Monday, March 31, 2008

Montgomery County Speed-Camera Contract Pays Per Citation, Flouts the Law

The Washington Times broke a story which show that the Montgomery County contract with ACS(Affiliated Computer Services) is in fact paying the contractor a per-citation fee. This is in apparent disregard for Transportation Article 21-809(j) of the Maryland Code, "If a contractor operates a speed monitoring system on behalf of Montgomery County, the contractor's fee may not be contingent on the number of citations issued or paid."

According to the article, county officials declined a request from The Washington Times to obtain a copy of the contract with ACS (contract #7474000045-AA). However documents regarding the rider contracts for Gaithersburg and Rockville are online, make it clear that ACS is paid on a per-citation basis.

According to the article, a representative of the county has maintained that "the police department operates the cameras because officers determine whether a driver caught on camera violated the law and where the cameras should be placed."

However, ACS's own press release defines their role as such"
Under the contract, ACS processes violations; generates and mails notices; schedules adjudication and appeals appointments; provides document imaging and correspondence management; provides walk-in customer service; maintains camera equipment; and provides pay-by-web, pay-by-phone, and integrated voice response systems."

This position is in apparent violation of the intent of the law. The Washington Times article contains quotes from several state legislators which makes that clear. The no-per-ticket payment clause was part of the sales pitch for speed cameras. State Senator Brian Frosh from Montgomery County was quoted by the Times as saying "It was incorporated into the legislation to ensure a profit motive didn't drive the speed-camera enforcement" and "You're not supposed to have a bounty that was paid to the contractor."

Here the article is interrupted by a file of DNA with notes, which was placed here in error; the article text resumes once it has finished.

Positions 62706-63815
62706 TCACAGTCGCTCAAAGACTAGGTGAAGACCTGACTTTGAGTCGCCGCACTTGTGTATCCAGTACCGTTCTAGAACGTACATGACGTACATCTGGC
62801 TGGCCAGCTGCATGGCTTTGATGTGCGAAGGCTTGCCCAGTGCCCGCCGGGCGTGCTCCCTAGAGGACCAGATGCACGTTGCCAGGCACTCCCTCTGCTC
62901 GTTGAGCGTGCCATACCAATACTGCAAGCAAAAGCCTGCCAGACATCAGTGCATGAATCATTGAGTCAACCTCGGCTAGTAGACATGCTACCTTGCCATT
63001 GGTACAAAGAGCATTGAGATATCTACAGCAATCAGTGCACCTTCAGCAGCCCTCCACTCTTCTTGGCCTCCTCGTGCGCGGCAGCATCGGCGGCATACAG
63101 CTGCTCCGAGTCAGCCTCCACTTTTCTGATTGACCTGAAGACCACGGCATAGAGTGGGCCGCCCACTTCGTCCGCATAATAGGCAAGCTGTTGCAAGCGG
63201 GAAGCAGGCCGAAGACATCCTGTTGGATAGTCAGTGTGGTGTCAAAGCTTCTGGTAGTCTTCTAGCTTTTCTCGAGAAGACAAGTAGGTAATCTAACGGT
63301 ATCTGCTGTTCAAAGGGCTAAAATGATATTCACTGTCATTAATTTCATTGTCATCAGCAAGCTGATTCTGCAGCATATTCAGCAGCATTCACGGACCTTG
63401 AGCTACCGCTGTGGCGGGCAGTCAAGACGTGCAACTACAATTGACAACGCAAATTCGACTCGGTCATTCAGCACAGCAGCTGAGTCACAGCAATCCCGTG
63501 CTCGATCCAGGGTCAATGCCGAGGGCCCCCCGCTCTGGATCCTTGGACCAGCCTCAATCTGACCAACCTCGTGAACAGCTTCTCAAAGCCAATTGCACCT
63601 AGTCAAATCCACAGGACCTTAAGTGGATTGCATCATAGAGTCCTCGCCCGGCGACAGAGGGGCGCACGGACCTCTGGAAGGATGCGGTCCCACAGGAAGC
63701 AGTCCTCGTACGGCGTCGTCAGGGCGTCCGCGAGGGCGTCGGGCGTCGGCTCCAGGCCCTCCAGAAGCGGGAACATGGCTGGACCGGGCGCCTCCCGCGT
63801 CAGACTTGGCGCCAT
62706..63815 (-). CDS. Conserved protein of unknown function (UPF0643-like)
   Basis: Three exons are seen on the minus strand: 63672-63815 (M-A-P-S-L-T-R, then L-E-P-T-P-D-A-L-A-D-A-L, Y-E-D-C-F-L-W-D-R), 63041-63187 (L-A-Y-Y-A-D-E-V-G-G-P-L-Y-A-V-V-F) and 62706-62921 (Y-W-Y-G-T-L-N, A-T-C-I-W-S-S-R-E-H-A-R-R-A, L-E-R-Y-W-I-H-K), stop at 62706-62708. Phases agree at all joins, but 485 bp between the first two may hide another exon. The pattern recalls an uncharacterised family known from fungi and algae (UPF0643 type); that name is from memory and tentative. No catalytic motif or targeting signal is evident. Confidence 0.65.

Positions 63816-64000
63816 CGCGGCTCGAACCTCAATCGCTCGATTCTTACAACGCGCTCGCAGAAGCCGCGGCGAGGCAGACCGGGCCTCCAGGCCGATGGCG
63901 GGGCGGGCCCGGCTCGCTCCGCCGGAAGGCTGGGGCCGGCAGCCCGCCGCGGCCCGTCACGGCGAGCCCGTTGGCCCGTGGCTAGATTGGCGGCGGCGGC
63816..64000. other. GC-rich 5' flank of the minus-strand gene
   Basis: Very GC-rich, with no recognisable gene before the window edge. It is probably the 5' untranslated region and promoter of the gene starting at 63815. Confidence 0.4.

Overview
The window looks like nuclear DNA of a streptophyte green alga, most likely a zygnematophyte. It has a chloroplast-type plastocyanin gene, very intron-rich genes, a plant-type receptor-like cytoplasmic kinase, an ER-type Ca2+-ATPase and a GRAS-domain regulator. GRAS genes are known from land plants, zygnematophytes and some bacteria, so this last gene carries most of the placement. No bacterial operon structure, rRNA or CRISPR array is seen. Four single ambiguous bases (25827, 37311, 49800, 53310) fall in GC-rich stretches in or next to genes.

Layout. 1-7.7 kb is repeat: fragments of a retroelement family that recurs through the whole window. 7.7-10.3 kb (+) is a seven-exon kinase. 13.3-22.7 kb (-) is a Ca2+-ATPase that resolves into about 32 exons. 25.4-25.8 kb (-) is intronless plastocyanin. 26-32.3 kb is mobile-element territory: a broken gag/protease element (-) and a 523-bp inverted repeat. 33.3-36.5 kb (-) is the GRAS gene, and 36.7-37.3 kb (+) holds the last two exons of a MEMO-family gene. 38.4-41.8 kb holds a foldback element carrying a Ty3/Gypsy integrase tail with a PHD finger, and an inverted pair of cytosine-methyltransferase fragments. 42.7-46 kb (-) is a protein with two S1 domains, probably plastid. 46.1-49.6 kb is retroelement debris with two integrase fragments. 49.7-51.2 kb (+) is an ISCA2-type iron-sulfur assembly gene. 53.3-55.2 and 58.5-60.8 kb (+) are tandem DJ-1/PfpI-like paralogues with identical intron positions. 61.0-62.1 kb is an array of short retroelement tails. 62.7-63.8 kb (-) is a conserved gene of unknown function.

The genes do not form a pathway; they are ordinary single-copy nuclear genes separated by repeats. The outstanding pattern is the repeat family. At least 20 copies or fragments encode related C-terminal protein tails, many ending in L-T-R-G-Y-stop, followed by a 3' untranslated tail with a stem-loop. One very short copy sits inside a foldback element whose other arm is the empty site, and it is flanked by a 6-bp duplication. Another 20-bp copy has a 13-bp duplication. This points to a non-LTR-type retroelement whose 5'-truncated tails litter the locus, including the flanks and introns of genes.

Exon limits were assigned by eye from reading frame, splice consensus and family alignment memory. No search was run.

The intent of the law to the legislators voting on the law seems clear. State delegates Dana M. Stein(D, Baltimore County) and Pam Beidle (D, Anne Arundal County) both had language on their web sites where they supported new speed camera legislation containing the same language and touted the no-per-ticket clauses, saying "Finally, the bill prohibits a speed camera contractor’s fee from being linked to the number of citations issued by the device or paid by speeders.".
Delegate Saqib Ali (D, Montgomery County) was quoted in a TV News report as saying "They should make sure that the amount paid to ACS is completely divorced from tickets issued or tickets paid."

In fact, the Montgomery County Council was also apparently clear on this point in 2006, prior to the bidding process for the contract. On page 132, lines 15-16 of these council minutes council member Phil Andrews stated "contractors are not paid based on the number of citations, that's built-in". Somehow, however, County executive Leggett was seemingly unaware of this situation right before the Times Story, stating "Under the contract, we pay a flat fee". This of course turned out not to be accurate.

A follow-up article in the Montgomery County Sentinel showed that AAA Mid Atlantic was not too pleased with this per-ticket arrangement, as they had given their support to the 2006 law under condition that there would be no such deals. (AAA sometimes lobbies on behalf of motorists, however they are also in the business of selling auto insurance.)

In 2008 the Maryland state house and senate voted on bills which would have allowed speed cameras to be used throughout Maryland. Presumably if Montgomery County were given a pass on this, so would any other jurisdictions, and perhaps also on any other inconvenient provisions of the law which are meant to protect the rights of the public.